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The Picture Book Buzz

The Picture Book Buzz - Interview w/Maria Gianferrari & Jieting Chen, Review of Ice Cycle & Giveaway

Today, I get to visit with the talented Maria Gianferrari and the amazing up and coming illustrator Jieting Chen about their collaboration on the phenominal picture book, Ice Cycles. Plus there's a giveaway!

Maria Gianferrari is a community scientist, self-taught naturalist, and bird nerd who holds an M.A. in Creative Writing and a Ph.D. in English. She is the author of narrative nonfiction picture books which celebrate urban ecosystems, the natural world and our wild neighbors. She also writes engaging expository nonfiction. And as a lover of dogs, Maria’s fiction picture books star dogs as main characters and explore the human-canine bond. She writes from her light-filled, book-lined study in Massachusetts with rescue dog, Maple at her side.

Maria’s the author of Being a Dog (2022), Bobcat Prowling (2022), Be A Tree (2021), Whoo-Ku Haiku (2020), Play Like an Animal (April 2020), Terrific Tongues (2018), Hawk Rising (2018), Operation Rescue Dog (2018), Hello Goodbye Dog (2017), Penny & Jelly: Slumber Under the Stars (2016), Penny & Jelly: The School Show (2015), Officer Katz and Houndini (2016), and Coyote Moon (2016).

For additional information on Maria, see our earlier interview (here) and (here).

Jieting Chen is a New York-based illustrator, animator, and designer. With years of experience, she produced and directed several award-winning short animation. Her illustrations are strongly influenced by oriental paintings. The point of views are delicate and sensitive.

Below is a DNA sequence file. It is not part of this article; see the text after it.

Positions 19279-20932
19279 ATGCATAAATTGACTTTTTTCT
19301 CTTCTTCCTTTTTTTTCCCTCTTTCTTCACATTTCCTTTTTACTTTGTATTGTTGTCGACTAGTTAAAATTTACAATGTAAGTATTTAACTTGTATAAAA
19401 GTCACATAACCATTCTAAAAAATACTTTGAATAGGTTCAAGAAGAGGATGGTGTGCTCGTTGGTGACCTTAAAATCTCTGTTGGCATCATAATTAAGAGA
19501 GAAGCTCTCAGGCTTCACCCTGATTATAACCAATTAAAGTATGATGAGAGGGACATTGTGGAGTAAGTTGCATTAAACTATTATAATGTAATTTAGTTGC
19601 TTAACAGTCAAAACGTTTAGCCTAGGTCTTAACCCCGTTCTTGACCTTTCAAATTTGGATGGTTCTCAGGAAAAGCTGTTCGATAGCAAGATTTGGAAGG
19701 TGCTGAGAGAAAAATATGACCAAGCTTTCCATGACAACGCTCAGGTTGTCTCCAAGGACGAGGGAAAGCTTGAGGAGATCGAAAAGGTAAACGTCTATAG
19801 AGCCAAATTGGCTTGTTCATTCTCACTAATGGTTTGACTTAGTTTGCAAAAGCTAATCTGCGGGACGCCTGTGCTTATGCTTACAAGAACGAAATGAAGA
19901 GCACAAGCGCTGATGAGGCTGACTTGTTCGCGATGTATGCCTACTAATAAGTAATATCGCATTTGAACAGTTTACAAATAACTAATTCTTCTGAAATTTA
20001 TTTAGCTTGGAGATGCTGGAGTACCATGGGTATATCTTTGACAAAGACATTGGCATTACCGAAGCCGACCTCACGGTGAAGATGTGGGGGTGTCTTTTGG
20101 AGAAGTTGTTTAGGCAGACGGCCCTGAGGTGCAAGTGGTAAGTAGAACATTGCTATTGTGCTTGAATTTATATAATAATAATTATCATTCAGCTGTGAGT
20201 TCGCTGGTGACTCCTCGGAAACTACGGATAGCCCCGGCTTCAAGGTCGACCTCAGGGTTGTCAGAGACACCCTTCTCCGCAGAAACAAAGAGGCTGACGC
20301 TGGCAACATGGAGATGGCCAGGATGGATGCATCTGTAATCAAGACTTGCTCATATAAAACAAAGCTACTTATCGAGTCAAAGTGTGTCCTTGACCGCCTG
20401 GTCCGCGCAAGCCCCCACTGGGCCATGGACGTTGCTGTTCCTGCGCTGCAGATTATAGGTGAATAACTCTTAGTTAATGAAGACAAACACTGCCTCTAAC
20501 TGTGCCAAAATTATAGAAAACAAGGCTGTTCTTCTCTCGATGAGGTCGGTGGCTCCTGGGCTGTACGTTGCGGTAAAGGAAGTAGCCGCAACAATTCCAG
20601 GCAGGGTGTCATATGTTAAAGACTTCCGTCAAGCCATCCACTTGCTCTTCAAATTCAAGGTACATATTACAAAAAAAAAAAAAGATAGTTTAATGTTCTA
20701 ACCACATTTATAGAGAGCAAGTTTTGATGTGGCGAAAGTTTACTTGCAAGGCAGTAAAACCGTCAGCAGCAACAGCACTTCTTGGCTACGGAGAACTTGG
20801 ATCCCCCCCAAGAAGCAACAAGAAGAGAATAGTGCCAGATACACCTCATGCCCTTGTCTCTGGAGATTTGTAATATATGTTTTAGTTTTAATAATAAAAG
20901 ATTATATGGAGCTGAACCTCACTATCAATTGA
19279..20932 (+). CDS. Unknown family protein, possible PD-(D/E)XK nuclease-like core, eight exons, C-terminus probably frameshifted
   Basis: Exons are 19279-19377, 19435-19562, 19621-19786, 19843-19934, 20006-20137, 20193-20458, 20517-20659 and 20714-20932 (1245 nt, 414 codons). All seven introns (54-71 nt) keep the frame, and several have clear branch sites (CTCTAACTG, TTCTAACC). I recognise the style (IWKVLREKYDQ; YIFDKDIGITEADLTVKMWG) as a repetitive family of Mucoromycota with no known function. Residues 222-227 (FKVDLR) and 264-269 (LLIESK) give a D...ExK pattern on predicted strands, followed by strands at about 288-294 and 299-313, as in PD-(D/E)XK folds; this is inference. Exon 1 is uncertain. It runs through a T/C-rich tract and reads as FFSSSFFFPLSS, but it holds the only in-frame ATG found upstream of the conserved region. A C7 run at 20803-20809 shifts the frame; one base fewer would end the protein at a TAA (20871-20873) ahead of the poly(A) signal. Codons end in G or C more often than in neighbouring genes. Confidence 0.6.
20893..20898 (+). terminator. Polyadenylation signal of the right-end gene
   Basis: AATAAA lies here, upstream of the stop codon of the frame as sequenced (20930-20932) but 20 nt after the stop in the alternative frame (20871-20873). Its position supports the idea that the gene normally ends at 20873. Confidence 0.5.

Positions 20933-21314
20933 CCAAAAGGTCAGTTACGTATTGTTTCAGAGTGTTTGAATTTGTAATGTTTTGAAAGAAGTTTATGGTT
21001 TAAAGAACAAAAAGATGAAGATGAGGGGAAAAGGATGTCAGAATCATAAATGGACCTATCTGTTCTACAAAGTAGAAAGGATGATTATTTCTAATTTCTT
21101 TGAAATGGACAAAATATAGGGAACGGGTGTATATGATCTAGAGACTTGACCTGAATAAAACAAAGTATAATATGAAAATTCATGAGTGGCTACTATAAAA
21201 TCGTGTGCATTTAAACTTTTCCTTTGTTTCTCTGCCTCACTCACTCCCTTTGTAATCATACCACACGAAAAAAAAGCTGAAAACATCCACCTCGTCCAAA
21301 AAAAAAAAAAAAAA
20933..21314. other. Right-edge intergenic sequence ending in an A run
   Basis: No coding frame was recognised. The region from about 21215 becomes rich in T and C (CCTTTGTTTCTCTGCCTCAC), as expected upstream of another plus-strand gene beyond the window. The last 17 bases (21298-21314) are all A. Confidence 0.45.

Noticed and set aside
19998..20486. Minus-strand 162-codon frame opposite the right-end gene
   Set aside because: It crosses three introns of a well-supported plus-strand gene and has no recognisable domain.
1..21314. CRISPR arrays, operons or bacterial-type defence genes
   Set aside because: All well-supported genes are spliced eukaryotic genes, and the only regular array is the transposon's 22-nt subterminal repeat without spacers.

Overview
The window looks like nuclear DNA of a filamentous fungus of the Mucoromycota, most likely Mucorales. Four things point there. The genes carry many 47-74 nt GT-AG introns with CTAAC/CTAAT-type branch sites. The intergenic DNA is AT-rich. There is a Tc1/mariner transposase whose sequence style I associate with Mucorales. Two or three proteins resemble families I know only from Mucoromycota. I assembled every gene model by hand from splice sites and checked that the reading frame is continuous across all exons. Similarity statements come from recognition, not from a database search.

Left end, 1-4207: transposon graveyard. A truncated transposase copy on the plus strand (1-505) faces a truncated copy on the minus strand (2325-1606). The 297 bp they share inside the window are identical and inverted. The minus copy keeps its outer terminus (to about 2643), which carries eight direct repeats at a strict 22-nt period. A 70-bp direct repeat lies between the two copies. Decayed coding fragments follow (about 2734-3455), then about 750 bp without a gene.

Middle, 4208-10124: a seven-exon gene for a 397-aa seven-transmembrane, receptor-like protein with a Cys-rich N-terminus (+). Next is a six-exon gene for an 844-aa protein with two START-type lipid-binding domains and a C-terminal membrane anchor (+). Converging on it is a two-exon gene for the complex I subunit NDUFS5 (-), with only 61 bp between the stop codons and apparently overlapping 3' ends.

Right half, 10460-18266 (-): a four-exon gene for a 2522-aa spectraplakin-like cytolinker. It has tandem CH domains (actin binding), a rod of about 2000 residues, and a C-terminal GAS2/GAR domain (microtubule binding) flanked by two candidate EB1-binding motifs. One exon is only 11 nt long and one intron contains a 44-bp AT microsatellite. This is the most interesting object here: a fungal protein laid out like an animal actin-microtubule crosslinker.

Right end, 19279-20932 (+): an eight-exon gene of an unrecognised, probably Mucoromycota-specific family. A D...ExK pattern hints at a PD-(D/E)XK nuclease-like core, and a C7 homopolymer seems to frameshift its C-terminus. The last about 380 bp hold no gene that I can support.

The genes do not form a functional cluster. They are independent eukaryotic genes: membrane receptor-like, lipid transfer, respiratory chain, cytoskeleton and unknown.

She’s the illustrator of Stop That Poem! by Eric Ode (2021).

Their newest picture book, Ice Cycle: Poems About the Life of Ice, releases TODAY! Happy Book Birthday to you both.

Welcome Maria and Jieting, thank you so much for coming by to talk about yourselves and your newest picture book.

Thank you for having us, Maria!

Let’s start with you Jieting. Tell us a little about yourself. (Where/when do you illustrate? How long have you been illustrating? What is your favorite type of book to illustrate?)

JIETING - I have been fascinated by art since I was little, and I never thought I would do anything else for a living. I went to college and graduate school majoring in traditional animation. So, I came from a background of moving images. It was up until recently I decided to move into the world of illustration. I enjoy it so much and I feel very fortunate to have the chance to make books for young readers.

It is hard to pick a favorite type, but I love illustrating books that focus on people’s emotional needs. Children are very sensitive and I hope my book could help them facing their internal needs and adapt to difficult situations.